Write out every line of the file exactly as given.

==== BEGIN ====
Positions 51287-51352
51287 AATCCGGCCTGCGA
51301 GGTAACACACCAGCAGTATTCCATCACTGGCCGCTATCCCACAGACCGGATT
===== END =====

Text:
Positions 51287-51352
51287 AATCCGGCCTGCGA
51301 GGTAACACACCAGCAGTATTCCATCACTGGCCGCTATCCCACAGACCGGATT